Burke persuaded Yates of the importance of having the voice actors on-set and performing on film, and with these performances as reference, together with the animators’ research – including photographic studies of Framestore’s oldest employee, and, vitally, their own imaginations, the Framestore team were able to engineer a staging that worked convincingly within the context of the edit and the quirky physicality of the house elves.
Another important aspect of the elves to be settled before the sequence-work proper began was their physical appearance. Both Kreacher and Dobby had appeared in earlier films, so there was a limited amount of wriggle room on this, but Yates and his team felt that some tweaking was necessary. Dobby is a crucial emotional focus within the film, and it was important that the audience were able to connect with him as intimately as possible. And the beings we respond to most readily in this way are our fellow humans. To this end, both elves underwent what was essentially a humanising process, a ‘softening’ of their more grotesque features. Starting with the original maquette used by ILM to create Dobby for the second film, and with Framestore’s own models of Kreacher used in the fifth film, the team set to work using the elves’ original topologies, but giving them both a makeover. Dobby’s neck was smoothed out, his arms shortened and his eyes were made less saucer-like; Kreacher’s nose was shortened, ears trimmed and so forth.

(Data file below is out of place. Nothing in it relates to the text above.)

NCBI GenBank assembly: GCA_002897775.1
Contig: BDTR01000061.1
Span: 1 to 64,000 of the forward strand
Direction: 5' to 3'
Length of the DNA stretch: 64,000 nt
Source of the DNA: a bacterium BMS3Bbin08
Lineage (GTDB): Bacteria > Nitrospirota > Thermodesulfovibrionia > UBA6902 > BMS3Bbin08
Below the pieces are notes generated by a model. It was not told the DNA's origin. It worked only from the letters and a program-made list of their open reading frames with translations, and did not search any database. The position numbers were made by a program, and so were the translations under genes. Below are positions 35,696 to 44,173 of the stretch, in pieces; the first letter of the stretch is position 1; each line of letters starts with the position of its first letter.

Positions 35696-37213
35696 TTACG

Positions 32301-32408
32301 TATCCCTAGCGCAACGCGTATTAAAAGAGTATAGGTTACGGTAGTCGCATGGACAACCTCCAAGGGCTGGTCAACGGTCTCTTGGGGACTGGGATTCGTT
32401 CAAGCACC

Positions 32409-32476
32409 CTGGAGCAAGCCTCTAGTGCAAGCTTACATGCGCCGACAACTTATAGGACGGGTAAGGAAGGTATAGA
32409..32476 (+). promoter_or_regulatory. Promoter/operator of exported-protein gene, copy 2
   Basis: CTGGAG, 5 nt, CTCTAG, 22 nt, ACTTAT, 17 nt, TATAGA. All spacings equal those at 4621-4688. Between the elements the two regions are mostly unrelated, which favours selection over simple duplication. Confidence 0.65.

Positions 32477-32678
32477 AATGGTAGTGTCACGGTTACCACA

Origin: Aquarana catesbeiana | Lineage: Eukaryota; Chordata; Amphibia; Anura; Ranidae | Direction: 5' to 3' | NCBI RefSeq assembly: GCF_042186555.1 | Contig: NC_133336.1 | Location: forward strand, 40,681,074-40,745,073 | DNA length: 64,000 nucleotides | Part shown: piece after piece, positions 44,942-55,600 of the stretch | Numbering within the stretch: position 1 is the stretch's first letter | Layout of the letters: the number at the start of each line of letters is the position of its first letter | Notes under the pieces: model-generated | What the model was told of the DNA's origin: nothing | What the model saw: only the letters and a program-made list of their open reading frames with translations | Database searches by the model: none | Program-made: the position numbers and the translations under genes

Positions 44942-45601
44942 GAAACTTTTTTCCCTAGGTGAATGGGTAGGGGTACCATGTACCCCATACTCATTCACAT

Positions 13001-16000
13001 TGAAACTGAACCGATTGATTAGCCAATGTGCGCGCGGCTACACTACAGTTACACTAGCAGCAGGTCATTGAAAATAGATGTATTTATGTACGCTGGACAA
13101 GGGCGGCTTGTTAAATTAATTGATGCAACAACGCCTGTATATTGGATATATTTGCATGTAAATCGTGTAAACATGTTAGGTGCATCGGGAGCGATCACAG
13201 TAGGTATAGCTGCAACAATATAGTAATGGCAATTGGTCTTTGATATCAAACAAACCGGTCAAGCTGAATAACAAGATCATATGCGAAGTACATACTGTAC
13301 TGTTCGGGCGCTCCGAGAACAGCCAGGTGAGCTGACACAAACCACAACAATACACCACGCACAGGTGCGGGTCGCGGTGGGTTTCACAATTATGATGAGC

The lighting of the interiors during the early scenes with Kreacher and Dobby is striking and atmospheric. “We aimed for soft shadows and lighting which fell across the skin in an effective way,” says CG Supervisor Andy Kind. “We built on our recent skin shading technology, using multiple subsurface scattering techniques. To light scenes, we used mostly ‘bleed cards’ of HDRI textures from the set projected on cards. That created a less diffuse style of lighting than we have done in the past.”
A terrifying sequence at Malfoy Manor was notable from Framestore’s point of view for its particularly demanding disapparation. To highlight the drama of a group of the heroes transporting away from danger, Yates asked that the shots look as if they’d been filmed on a Phantom camera, i.e. in merciless slow motion. The apparate/disapparate look, which had been developed by MPC for earlier films, was not designed to withstand such minute scrutiny, so Framestore had to redesign the effect almost from scratch. Yates’s reference for the look was a slightly ambiguous “nebula-like”, and it took the team some 100 iterations to finally nail it.